Dominik Wujastyk keeps on stimulating the public of the Indology mailing list he founded with references to articles such as this one by George Monbiot. Here is a short quote:
Murdoch pays his journalists and editors, and his companies generate much of the content they use. But the academic publishers get their articles, their peer reviewing (vetting by other researchers) and even much of their editing for free. The material they publish was commissioned and funded not by them but by us, through government research grants and academic stipends. But to see it, we must pay again, and through the nose. […]
What we see here is pure rentier capitalism: monopolising a public resource then charging exorbitant fees to use it. Another term for it is economic parasitism. To obtain the knowledge for which we have already paid, we must surrender our feu to the lairds of learning.It’s bad enough for academics, it’s worse for the laity.
Personally, I try to upload all my papers (as drafts) on academia.edu and I wrote far more blog posts than articles. However, I need articles on peer-reviewed journals in order to access public funding (the last FIRB programme in Italy expects from a young researcher to have at least 10 or 15 printed publications). Beside that, I am still inclined to think that publishers may do an important job (and one readers alone would not be able to do), insofar as they:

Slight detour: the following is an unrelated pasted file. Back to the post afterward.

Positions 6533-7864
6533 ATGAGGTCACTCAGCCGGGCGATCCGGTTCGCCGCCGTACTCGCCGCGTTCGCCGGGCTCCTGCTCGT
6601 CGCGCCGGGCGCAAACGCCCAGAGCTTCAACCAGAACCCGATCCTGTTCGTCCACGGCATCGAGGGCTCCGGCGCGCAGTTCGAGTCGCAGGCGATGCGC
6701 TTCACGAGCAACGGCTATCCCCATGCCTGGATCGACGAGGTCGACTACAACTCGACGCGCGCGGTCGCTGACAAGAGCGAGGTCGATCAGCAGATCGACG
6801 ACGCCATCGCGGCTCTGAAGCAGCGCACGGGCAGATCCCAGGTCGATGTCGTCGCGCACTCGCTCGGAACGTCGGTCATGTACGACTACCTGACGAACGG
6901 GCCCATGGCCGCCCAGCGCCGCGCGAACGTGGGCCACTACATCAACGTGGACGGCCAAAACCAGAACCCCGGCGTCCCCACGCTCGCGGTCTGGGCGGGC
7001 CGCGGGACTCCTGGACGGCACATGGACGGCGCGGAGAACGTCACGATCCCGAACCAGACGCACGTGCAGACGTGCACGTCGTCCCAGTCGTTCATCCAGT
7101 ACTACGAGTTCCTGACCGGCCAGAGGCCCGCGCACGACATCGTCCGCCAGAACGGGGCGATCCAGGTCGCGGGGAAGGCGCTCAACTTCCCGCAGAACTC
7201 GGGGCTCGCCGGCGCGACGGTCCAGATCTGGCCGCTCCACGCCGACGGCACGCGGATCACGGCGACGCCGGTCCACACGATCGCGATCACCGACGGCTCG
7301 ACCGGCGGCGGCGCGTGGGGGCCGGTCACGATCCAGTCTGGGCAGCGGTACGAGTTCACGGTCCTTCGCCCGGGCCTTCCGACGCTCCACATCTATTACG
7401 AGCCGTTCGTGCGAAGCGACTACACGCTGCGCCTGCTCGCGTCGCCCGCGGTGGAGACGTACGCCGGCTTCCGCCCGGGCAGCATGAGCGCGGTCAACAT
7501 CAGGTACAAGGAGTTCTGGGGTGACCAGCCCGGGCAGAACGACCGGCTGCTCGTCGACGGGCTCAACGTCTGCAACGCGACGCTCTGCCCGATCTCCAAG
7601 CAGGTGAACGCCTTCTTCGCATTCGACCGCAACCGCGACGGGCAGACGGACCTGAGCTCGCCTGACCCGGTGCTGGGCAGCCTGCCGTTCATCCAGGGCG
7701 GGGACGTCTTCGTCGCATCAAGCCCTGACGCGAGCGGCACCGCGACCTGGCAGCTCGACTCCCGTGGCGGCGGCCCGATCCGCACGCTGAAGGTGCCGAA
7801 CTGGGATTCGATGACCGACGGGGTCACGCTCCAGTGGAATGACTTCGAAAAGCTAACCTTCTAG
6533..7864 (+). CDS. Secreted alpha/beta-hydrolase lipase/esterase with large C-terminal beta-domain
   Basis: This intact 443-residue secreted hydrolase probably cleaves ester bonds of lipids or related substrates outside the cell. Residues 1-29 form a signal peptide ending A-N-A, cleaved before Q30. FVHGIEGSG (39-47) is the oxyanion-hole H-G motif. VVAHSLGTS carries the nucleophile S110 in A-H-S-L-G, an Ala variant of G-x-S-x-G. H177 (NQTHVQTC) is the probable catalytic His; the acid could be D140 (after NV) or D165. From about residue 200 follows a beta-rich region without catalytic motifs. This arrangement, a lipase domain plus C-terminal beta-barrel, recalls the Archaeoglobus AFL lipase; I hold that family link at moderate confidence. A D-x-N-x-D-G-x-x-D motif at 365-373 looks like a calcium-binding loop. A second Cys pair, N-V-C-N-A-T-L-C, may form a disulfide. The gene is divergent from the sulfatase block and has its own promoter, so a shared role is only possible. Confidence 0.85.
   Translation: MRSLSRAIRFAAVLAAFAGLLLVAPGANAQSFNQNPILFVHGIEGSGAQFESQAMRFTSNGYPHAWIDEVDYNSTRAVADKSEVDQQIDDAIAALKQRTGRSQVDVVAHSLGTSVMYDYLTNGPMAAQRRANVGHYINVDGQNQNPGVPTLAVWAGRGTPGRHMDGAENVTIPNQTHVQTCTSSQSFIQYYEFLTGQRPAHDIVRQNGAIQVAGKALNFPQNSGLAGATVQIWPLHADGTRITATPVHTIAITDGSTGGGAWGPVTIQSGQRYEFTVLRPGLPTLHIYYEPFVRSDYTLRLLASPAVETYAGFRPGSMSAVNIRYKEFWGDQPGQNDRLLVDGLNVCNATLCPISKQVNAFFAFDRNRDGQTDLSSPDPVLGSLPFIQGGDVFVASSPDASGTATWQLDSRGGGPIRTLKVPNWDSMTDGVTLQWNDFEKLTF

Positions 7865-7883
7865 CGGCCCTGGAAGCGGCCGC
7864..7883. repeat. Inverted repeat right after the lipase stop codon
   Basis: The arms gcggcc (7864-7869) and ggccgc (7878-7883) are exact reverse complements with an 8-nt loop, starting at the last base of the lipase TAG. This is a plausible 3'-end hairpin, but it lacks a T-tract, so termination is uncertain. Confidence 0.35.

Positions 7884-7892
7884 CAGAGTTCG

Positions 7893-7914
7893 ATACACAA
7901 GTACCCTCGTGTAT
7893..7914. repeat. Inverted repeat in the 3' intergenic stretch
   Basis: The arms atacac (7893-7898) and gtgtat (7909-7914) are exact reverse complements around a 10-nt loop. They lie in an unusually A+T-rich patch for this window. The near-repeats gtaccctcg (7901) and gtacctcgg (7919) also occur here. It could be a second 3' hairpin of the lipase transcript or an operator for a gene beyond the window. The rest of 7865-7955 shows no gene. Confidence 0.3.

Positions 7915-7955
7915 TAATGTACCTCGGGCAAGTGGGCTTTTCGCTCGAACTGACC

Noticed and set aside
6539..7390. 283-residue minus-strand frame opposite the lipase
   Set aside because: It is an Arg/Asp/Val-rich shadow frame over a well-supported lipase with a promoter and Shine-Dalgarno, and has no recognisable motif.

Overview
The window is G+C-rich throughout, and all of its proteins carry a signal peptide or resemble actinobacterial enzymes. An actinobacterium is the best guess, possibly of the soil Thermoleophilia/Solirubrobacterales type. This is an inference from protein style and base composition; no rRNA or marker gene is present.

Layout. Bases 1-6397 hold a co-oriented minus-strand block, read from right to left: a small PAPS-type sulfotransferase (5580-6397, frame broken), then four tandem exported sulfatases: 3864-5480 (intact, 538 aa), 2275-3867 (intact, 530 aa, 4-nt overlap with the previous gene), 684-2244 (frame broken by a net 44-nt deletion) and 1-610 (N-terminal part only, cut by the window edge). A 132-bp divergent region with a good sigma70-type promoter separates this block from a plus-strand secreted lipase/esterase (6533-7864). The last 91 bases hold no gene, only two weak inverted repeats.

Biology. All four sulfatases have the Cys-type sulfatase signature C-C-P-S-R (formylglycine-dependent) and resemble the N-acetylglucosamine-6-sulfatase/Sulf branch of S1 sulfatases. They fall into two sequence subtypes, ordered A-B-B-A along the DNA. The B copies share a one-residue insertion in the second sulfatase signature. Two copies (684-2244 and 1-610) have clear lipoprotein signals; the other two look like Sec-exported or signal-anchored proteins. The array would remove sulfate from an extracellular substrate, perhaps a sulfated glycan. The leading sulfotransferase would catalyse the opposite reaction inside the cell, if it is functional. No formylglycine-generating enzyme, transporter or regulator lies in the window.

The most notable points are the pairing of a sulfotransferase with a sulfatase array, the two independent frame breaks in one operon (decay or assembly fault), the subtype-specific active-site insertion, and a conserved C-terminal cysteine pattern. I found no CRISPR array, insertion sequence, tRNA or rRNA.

- 1. select articles (distinguishing bona fide scientific ones from ones which could attract readers but are not soundly founded),
- 2. check articles (emend typos, suggest appropriate fonts for "unusual" languages, etc.),
- 3. look for relevant peer-reviewers,
- 4. provide feed-back,
- 5. edit articles (although I must say that in my personal experience all the editorial comments I received came from non-paid guest editors or the like),
- 6. distribute articles.
Would not readers (if left as the only judges) prefer articles on "The Buddha in your every day life" rather than on "Was the Brahmajāla Sutta post-Aśokan?"? Even granting that many articles of the latter type could disappear without anyone noticing it, don't you agree that text-based research is needed, although it might look not as fun as "applied Buddhism" (etc.)? Or can one imagine that scholarly trained readers will automatically select an open access platform where only "scientific" articles are published and ignore the others? If no one is paid to select them, would not readers just select them because of their authors, thus making it almost impossible for a young researcher to be read?
What do you think? Where do you publish?